The pilot reported that while in cruise flight at 4,000 feet mean sea level, nearing the destination airport, an instrument panel warning sounded and the oil pressure indicator was in the red arc; however, the engine was running smoothly. The pilot began to look for airports or fields to divert to and notified air traffic control (ATC) of the abnormal engine indication. The pilot then requested, and ATC approved a direct course to the destination airport. A few minutes later, a light "clanging" noise was heard from the engine and the pilot alerted ATC that the airplane did indeed have an engine problem. The controller then advised the pilot that there was a private airstrip 5 miles west of his position and the pilot attempted to divert to that airstrip. The "clanging" noise grew louder and the engine did not have enough power to reach the private airstrip. The pilot then performed a forced landing in a field. During the landing, the airplane encountered uneven terrain, which collapsed the nose landing gear.

Examination of the airplane by a Federal Aviation Administration (FAA) inspector revealed that the firewall had sustained damage. The inspector also noted that the engine's No. 3 cylinder had suffered a catastrophic failure. Examination of photos provided by the inspector revealed evidence of oil on the exterior of the engine and exhaust system in the immediate vicinity of the No. 3 cylinder. The inspector added that the No. 3 cylinder exhaust valve was stuck in the closed position. The No. 3 cylinder was retained and forwarded to the NTSB Materials Laboratory, Washington, D.C. Examination of the No. 3 cylinder revealed that the rocker arm shaft bosses, bushings, and exhaust valve keeper were fractured. The rocker arm cover was fractured and bent outward. All of the fracture surfaces exhibited features consistent with overstress failure. No indications of pre-existing damage, such as corrosion or fatigue cracking, were observed. Dimensional review of the stuck exhaust valve revealed that it exhibited deposits on its surface up to 0.006-inch thick.

The four-seat, high-wing, fixed-tricycle gear airplane was manufactured in 2004. It was equipped with a Lycoming IO-540, 230-horsepower engine. The airplane's most recent annual inspection was completed on July 12, 2016. At that time, the engine had accumulated 2,188.6 hours since new. The airplane had flown 79.8 hours from the time of the inspection, until the accident, which resulted in 2,268.4 total engine hours since new at the time of the accident. The manufacturer recommended overhaul time for the make and model engine was 12 years or 2,000 hours, whichever occurred first.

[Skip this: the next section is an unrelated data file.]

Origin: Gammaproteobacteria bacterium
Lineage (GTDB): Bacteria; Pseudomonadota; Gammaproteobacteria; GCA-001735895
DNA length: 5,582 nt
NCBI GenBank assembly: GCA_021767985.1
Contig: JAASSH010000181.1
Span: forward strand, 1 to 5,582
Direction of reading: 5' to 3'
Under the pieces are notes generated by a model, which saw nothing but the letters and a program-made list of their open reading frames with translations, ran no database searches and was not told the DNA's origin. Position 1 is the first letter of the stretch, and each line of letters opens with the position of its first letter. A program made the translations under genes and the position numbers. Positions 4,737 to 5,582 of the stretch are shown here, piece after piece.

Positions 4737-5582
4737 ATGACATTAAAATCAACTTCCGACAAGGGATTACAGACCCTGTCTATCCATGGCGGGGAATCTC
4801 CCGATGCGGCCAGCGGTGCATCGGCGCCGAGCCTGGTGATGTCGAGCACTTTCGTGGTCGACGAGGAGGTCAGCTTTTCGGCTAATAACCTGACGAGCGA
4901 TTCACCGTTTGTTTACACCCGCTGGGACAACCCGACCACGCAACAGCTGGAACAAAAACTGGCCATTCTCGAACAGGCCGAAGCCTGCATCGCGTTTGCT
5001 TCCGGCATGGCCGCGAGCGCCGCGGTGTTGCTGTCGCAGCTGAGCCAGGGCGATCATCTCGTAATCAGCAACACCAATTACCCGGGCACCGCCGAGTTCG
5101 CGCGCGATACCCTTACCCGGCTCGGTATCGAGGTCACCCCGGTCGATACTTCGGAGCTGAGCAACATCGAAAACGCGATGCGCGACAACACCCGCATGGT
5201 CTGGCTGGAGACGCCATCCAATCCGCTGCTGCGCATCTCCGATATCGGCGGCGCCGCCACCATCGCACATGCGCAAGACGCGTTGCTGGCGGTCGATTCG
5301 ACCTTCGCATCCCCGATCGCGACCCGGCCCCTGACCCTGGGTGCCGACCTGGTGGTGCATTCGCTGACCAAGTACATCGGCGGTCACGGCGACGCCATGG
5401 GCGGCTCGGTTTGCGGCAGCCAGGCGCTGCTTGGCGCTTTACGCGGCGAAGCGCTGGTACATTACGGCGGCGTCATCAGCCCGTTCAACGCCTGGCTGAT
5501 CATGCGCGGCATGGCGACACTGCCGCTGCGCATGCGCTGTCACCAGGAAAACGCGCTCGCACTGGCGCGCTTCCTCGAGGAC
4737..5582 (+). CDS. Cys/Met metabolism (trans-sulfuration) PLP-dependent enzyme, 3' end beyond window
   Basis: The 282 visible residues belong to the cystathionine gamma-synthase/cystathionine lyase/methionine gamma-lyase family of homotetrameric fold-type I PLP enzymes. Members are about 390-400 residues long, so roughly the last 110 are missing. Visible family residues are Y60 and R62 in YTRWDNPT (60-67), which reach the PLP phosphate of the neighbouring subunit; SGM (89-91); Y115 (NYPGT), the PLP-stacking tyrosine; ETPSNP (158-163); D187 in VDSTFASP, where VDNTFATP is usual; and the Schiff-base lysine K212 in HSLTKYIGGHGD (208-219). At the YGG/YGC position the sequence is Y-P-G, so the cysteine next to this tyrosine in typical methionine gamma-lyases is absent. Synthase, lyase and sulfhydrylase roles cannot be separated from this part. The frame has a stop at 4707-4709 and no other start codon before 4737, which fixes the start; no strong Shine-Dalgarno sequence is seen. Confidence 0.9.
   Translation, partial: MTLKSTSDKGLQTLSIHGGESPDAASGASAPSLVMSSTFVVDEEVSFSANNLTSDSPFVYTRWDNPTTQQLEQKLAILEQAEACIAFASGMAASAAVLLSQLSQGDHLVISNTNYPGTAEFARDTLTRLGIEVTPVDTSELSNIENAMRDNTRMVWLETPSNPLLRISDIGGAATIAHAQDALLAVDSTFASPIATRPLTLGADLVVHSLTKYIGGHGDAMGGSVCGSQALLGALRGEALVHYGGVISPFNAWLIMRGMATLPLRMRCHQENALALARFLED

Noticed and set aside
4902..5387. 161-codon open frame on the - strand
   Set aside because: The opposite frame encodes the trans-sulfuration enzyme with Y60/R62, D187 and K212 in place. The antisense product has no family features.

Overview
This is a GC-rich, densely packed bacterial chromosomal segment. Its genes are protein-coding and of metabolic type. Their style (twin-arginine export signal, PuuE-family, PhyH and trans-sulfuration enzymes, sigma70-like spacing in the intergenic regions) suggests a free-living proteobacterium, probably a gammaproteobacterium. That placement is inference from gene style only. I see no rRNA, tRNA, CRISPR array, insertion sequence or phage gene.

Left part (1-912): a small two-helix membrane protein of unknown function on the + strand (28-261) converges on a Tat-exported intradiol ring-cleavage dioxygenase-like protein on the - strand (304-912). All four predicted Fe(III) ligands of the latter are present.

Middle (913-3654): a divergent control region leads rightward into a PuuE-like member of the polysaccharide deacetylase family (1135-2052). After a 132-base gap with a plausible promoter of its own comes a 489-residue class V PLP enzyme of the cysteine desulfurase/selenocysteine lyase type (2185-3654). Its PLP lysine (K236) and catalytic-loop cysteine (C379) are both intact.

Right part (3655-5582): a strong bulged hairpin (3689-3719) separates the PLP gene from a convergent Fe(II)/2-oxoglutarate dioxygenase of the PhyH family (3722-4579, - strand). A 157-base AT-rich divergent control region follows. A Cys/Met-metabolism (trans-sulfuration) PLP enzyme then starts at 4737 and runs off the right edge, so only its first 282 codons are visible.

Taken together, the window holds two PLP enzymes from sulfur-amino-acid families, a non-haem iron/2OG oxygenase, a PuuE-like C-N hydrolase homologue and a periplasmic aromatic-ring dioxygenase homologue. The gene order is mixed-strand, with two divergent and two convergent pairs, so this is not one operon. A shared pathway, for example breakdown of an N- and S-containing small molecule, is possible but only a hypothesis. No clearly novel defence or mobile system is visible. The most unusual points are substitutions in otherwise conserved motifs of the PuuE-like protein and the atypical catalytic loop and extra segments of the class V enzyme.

Review of an engine data plot for the accident flight reveled that the engine monitor was indicating that the No. 3 cylinder was about two-thirds below the exhaust gas temperature and cylinder head temperature of the other five cylinders during the entire approximate 3-hours cruise portion of the accident flight. 

Pilot Information

Certificate: Private
Age: 40, Male
Airplane Rating(s): Multi-engine Land; Single-engine Land
Seat Occupied: Left
Other Aircraft Rating(s): None
Restraint Used: 3-point
Instrument Rating(s): Airplane
Second Pilot Present: No
Instructor Rating(s): None
Toxicology Performed: No
Medical Certification: Class 3 Without Waivers/Limitations
Last FAA Medical Exam: 04/07/2016
Occupational Pilot: No
Last Flight Review or Equivalent: 08/29/2016
Flight Time:  369 hours (Total, all aircraft), 236 hours (Total, this make and model), 251 hours (Pilot In Command, all aircraft), 73 hours (Last 90 days, all aircraft), 26 hours (Last 30 days, all aircraft), 0 hours (Last 24 hours, all aircraft)

Aircraft and Owner/Operator Information

Aircraft Manufacturer: CESSNA
Registration: N65903
Model/Series: 182 T
Aircraft Category: Airplane
Year of Manufacture: 2004
Amateur Built: No
Airworthiness Certificate: Normal
Serial Number: 18281501
Landing Gear Type: Tricycle
Seats: 4
Date/Type of Last Inspection: 07/12/2016, Annual
Certified Max Gross Wt.: 3110 lbs
Time Since Last Inspection: 80 Hours
Engines: 1 Reciprocating
Airframe Total Time: 2268 Hours at time of accident
Engine Manufacturer: LYCOMING
ELT: C91A installed, activated, aided in locating accident
Engine Model/Series: IO-540-AB1A5
Registered Owner: EASY AVIATION LLC
Rated Power: 230 hp
Operator: On file
Operating Certificate(s) Held: None 

Meteorological Information and Flight Plan

Conditions at Accident Site: Visual Conditions
Condition of Light: Day